Your browser is not utilizing JavaScript, used to open some windows. The Low Carb Luxury site utilizes JavaScript for some functions, and you may miss some features by not enabling JavaScript.
Article Reprints

Local Judge Finds Success with Atkins Diet

By Martha Hardcastle
for the Dayton Daily News

(10-19-99: Dayton, OH) People have been seeing a lot less of Montgomery County Common Pleas Judge David Gowdown these days. But it's not because of absences from his bench.

Gowdown, 51, of Brookville, has lost about 100 pounds in the past couple of years. The first 94 he lost on Weight Watchers low-fat diet plan, but he gained half of that back in about two years.

"I've been on every diet known to man, " Gowdown said. His physician, Dr. Daniel Schoulties, suggested he tried the Atkins diet after gaining 47 pounds.

"I went on Atkins Nov. 1st, 1998. Dr. Schoulties said, '..get the book, do it and come back in 30 days.' ".

The diet, as laid out in Dr. Atkins' New Diet Revolution, by Dr. Robert Atkins, clicked for Gowdown, and he has lost 49 pounds in the past eleven months. Gowdown believes this is a plan he can stick with the rest of his life.

"I would like to lose about 10 more pounds," he said. "I weigh 227, and I will be happy to be in the 2xx teens." Gowdown has been heavy all of his adult life.

"I had good luck with Weight Watchers, but I always seemed to gain it back," he said. Jenny Craig and Diet Workshop are among some of the other plans he has tried.

"This seems to be more successful for me," he said of the low carbohydrate Atkins plan. "I haven't had a piece of bread, a desert or a potato for eleven months, and I don't miss it."

Gowdown knew he didn't want a diet plan that would change his lifestyle. He doesn't have time for regular exercise and doesn't plan to take any up in the near future.

"I'm a firm believer that you have to lose your weight in the lifestyle where you live," he said. "If you lose your weight and go back to your former lifestyle, you'll gain it back."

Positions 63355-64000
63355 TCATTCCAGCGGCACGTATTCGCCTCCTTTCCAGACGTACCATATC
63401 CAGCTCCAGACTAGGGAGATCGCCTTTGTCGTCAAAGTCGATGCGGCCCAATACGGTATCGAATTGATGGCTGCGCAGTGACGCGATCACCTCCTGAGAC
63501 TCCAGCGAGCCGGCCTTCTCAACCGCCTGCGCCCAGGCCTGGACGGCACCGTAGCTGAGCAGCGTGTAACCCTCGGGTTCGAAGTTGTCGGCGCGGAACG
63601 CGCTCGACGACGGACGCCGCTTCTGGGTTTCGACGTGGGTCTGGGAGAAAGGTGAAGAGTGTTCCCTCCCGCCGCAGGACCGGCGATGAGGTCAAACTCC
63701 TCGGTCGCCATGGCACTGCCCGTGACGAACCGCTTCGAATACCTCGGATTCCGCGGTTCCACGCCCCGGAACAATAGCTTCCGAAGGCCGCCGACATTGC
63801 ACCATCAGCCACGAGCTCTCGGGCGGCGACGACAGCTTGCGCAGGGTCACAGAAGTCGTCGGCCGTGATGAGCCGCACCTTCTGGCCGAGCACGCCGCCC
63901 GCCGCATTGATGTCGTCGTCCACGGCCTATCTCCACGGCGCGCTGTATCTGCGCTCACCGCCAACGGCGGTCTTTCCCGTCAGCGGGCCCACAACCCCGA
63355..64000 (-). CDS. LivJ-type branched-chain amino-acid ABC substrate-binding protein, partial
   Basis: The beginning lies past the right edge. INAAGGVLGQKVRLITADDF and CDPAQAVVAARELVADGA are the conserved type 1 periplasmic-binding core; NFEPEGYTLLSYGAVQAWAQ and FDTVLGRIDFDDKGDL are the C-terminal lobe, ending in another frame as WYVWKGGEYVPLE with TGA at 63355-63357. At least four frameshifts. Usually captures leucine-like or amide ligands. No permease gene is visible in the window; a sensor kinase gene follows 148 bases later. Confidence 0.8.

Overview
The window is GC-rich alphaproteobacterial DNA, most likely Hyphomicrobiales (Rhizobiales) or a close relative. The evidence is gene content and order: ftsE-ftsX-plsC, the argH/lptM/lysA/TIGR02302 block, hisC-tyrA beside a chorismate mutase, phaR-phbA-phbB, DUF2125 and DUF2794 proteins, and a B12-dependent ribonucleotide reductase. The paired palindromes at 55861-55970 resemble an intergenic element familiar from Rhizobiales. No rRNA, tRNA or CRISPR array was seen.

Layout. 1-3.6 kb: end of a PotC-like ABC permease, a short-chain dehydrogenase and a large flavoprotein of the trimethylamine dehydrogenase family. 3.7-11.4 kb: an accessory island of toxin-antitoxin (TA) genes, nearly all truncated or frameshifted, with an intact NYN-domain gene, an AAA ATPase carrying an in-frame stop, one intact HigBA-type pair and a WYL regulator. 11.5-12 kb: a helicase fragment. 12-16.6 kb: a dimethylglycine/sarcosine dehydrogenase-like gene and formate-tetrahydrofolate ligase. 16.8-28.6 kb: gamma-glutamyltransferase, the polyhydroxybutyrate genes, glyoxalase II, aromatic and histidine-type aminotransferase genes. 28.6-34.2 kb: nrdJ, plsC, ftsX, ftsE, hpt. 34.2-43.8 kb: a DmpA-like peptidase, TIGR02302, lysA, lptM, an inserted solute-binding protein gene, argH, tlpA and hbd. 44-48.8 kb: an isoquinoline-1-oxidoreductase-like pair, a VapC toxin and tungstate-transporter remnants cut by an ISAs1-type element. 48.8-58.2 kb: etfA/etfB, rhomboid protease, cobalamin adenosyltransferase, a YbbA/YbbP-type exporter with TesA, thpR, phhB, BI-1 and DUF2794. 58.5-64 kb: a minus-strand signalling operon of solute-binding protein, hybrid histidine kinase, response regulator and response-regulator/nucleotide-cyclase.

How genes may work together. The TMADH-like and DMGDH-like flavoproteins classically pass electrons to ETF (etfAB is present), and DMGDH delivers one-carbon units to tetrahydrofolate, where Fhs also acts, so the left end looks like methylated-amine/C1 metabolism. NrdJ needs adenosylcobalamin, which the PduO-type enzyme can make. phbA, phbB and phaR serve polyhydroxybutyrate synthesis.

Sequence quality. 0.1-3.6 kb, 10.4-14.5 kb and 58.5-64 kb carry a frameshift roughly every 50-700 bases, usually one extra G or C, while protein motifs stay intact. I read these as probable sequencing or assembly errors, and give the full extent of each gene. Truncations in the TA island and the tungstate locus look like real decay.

Gowdown's progress is being monitored by Schoulties.

"I think that any individual who wants to go on this diet should be evaluated by their physician first, on account of coexisting conditions that might make this dangerous," Schoulties said. "Judge Gowdown has no other health problems."

Schoulties says low carb must become a lifestyle change in order to keep the weight off.

"The diet should serve as a learning experience as to changing nutritional habits because once a person goes off of it, the weight can come back on," he said. "Even though there is often a reduction in lipid levels, it's not certain how this affects risk for atherosclerotic disease."

Gowdown takes a Multi-Vitamin and also additional Vitamin C and Calcium. He drinks about 64 ounces of water per day.

Gowdown and his wife, Claudia, enjoy eating out, usually Thursday through Sunday nights.

"I like Cracker Barrel, and there, I'll get a meat and a salad," following the Atkins diet, he said. "I'll go to Frisch's [Big Boy Restaurant] and get a "Big Boy" without the bun. You can really eat anywhere. I can go to an Italian restaurant and order meatballs and salad."

Gowdown tries to consume less than 30 grams of carbohydrate per day, while the average intake for Americans is about 300 grams.

"This diet gets you thinking totally the opposite of what you formerly thought," he said. "I like salad greens, although lettuce has some carbs. I like to have cheddar cheese on my salad, bleu cheese crumbles and bleu cheese dressing. That's just the opposite if you were on some other diet."

Like most Atkins devotees, he does not count calories.

"I have a lot of meat and cheese," he said. "Breakfast is great -- sausage and eggs at McDonald's with no hash browns or muffin. That's a nice hot breakfast, and I can eat that on the way to work.

Another thing is exercise. Gowdown just says "no," for the time being.

"If you're going to make a firm effort to commit to exercise the rest of your life, fine," he said. "I play golf and mow the yard. I'm not getting much exercise. Right now with my busy life I'm not exercising, but I'm not losing it through exercise - I'm losing it through diet. I have a lifestyle of dining out and no exercise."

And he's in no hurry to lose the rest of his weight to get to goal.

"This is a life change for me," he said. "I expect to continue to lose weight for the next year. The fact that it's leveled off and is going more slowly now than it did in the beginning, so what? Hurry up and lose it, and then what? You need a plan you can live with for a long time, and right now I don't think I need a piece of bread. I'm happy with the foods I'm eating."